Obama Should Look to Sweden for Education, Not Banks

Heritage Foundation “Foundry” Blog, March 16, 2009

A month ago, Obama explored the notion of nationalizing the banks under the Swedish model. Instead of the Swedish banking model, Obama should look at the school voucher program in Sweden for inspiration. The Pacific Research Institute recently had a video Op-Ed on the New York times Web site explaining how well the voucher program works in Sweden. The voucher program in Sweden has broad bipartisan support and has defeated the “status quo” in education and the children, as well as parents, are reaping the benefits.

In the video, Stockholm Governor Per Unckle states:

Education is so important that you cannot leave it to just one producer because we know from all monopolies that the monopoly system [does] not fulfill all wishes

Parents in Sweden can use their vouchers to attend either public, or private schools and also have the option for a wide variety of educational philosophies that work best with what they want to instill upon their child. It is a kind of choice that is simply not available in America. There is success in the voucher program, so it has broad support. There is success in the DC Scholarship opportunity Program in America, yet it is in danger of being eliminated by Congress. It seems unimaginable that a program that helps kids and parents is in danger of being cut, but this is the reality we find ourselves in.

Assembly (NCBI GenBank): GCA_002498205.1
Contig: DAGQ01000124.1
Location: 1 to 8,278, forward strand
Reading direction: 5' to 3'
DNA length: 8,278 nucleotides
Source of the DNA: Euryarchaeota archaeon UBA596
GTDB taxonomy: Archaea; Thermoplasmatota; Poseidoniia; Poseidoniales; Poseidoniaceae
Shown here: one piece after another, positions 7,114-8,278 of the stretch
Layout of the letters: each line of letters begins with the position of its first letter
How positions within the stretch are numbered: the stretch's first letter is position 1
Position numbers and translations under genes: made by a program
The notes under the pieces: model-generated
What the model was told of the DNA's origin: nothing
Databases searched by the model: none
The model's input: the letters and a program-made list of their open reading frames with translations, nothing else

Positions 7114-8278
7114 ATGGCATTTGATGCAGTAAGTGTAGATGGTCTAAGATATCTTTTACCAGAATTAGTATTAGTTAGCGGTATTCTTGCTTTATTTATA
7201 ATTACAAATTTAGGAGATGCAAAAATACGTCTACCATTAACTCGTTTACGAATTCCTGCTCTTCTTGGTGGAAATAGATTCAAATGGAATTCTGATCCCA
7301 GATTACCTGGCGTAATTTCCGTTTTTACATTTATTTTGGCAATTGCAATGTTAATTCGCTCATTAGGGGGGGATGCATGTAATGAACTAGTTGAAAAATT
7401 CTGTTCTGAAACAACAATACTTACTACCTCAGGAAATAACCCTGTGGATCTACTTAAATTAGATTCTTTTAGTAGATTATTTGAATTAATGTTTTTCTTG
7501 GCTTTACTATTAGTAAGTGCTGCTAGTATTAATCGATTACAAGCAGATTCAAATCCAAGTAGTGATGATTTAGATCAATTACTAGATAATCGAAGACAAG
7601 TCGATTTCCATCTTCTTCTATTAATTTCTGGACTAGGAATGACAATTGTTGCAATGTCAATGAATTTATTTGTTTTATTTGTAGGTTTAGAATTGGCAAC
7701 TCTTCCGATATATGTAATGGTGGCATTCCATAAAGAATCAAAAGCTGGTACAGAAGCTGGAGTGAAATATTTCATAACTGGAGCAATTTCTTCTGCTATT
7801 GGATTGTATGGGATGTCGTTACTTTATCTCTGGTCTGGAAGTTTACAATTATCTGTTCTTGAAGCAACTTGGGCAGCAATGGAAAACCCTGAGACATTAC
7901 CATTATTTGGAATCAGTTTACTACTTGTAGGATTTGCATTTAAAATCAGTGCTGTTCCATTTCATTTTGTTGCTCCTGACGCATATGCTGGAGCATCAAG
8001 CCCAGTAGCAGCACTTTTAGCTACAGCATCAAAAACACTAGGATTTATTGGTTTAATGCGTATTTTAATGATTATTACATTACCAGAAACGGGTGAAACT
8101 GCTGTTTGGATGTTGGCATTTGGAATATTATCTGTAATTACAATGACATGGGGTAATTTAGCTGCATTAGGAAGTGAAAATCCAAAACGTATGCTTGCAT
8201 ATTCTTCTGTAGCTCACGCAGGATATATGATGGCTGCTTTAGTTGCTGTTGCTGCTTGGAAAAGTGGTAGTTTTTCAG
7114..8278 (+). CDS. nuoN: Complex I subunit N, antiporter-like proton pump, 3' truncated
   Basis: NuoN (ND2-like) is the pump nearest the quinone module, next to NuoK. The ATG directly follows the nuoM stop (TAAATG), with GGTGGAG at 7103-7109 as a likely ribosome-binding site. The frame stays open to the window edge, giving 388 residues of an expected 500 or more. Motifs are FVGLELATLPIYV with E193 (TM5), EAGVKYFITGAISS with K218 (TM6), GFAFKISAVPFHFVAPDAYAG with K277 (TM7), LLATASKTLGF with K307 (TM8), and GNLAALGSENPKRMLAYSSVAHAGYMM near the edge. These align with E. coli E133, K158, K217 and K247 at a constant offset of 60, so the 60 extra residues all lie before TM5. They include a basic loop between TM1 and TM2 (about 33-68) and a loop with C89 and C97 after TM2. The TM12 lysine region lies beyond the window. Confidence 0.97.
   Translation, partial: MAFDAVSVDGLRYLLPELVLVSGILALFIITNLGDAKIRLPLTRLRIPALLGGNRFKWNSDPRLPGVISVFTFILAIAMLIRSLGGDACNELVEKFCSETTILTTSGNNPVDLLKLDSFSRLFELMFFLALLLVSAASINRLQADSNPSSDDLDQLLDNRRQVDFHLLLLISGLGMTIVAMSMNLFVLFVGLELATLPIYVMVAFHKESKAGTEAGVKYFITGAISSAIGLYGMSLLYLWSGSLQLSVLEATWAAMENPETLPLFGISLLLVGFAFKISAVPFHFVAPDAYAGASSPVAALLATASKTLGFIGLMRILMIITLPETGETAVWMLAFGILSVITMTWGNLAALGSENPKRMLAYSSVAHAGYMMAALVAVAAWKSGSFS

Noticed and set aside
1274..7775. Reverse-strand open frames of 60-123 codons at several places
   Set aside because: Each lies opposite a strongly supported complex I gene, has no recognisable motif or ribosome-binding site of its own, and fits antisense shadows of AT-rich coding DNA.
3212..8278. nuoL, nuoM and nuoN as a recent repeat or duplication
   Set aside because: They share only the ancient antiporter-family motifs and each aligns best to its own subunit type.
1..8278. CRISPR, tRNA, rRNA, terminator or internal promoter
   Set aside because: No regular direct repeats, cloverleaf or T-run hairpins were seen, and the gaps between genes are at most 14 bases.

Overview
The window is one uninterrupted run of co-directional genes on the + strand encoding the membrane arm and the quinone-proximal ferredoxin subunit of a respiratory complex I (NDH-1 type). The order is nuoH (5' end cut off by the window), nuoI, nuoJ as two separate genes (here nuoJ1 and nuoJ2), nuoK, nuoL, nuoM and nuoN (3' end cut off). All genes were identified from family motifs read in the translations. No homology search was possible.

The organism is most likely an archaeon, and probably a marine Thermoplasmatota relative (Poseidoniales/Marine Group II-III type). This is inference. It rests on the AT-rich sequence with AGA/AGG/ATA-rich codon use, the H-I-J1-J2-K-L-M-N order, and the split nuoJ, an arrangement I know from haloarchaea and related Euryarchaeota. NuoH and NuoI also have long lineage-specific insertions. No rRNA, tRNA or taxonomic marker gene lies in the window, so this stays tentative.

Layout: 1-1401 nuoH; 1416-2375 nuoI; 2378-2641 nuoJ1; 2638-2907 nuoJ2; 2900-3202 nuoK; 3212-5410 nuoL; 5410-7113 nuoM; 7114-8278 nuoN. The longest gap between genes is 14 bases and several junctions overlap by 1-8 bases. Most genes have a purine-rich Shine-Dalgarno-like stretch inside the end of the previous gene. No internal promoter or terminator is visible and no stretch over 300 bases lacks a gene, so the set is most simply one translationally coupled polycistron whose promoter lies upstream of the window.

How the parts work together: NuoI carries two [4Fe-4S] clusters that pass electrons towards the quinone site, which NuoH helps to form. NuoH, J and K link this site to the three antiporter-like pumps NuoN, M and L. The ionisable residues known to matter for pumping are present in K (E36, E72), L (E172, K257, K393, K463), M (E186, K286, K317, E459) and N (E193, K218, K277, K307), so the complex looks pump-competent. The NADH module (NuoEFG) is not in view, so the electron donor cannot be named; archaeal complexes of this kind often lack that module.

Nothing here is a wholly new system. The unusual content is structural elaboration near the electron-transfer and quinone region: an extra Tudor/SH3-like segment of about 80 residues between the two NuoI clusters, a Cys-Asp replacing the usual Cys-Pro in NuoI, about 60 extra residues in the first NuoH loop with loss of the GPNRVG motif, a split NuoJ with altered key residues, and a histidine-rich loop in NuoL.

You would think that a group dedicated to having great teachers at great schools would love a program that helps kids and parents get a better education in better schools. But at the Web site of the NEA you will find:

YOU DID IT: Congress Rejects Funding for DC Voucher Program
Your e-mails have once again scored a victory for public education. This week, the Senate defeated an NEA-opposed amendment to extend funding for the District of Columbia pilot voucher program.

Why would they be against a program that helps so many kids? Why won’t they accept competition into the education market? Sweden introduced competition and it helped both the private and public schools.

Author: Todd Thurman

Nothing contained in this blog is to be construed as necessarily reflecting the views of the Pacific Research Institute or as an attempt to thwart or aid the passage of any legislation.

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